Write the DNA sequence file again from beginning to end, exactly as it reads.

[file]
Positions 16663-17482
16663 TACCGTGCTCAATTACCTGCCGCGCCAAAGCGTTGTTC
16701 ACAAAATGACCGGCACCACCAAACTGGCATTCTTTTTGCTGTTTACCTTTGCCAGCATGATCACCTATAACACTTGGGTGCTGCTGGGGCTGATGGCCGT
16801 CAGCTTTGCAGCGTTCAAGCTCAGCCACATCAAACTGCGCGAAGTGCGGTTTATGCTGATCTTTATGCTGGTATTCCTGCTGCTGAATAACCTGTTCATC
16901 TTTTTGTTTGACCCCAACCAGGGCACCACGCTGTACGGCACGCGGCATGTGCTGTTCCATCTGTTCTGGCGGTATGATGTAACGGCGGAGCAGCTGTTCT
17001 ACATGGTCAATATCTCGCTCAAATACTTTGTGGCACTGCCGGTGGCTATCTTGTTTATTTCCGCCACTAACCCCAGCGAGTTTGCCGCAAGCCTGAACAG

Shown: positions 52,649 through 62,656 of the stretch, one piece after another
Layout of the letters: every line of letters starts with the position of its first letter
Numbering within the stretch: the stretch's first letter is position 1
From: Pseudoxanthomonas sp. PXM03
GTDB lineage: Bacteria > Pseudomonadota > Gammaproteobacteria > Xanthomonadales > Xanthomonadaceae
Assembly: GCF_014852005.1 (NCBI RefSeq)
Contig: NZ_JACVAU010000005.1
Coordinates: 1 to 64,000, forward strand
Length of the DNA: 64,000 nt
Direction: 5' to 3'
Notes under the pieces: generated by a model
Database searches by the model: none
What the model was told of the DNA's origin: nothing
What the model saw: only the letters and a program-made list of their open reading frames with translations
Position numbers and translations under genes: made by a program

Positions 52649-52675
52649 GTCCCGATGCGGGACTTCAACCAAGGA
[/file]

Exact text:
Positions 16663-17482
16663 TACCGTGCTCAATTACCTGCCGCGCCAAAGCGTTGTTC
16701 ACAAAATGACCGGCACCACCAAACTGGCATTCTTTTTGCTGTTTACCTTTGCCAGCATGATCACCTATAACACTTGGGTGCTGCTGGGGCTGATGGCCGT
16801 CAGCTTTGCAGCGTTCAAGCTCAGCCACATCAAACTGCGCGAAGTGCGGTTTATGCTGATCTTTATGCTGGTATTCCTGCTGCTGAATAACCTGTTCATC
16901 TTTTTGTTTGACCCCAACCAGGGCACCACGCTGTACGGCACGCGGCATGTGCTGTTCCATCTGTTCTGGCGGTATGATGTAACGGCGGAGCAGCTGTTCT
17001 ACATGGTCAATATCTCGCTCAAATACTTTGTGGCACTGCCGGTGGCTATCTTGTTTATTTCCGCCACTAACCCCAGCGAGTTTGCCGCAAGCCTGAACAG

Shown: positions 52,649 through 62,656 of the stretch, one piece after another
Layout of the letters: every line of letters starts with the position of its first letter
Numbering within the stretch: the stretch's first letter is position 1
From: Pseudoxanthomonas sp. PXM03
GTDB lineage: Bacteria > Pseudomonadota > Gammaproteobacteria > Xanthomonadales > Xanthomonadaceae
Assembly: GCF_014852005.1 (NCBI RefSeq)
Contig: NZ_JACVAU010000005.1
Coordinates: 1 to 64,000, forward strand
Length of the DNA: 64,000 nt
Direction: 5' to 3'
Notes under the pieces: generated by a model
Database searches by the model: none
What the model was told of the DNA's origin: nothing
What the model saw: only the letters and a program-made list of their open reading frames with translations
Position numbers and translations under genes: made by a program

Positions 52649-52675
52649 GTCCCGATGCGGGACTTCAACCAAGGA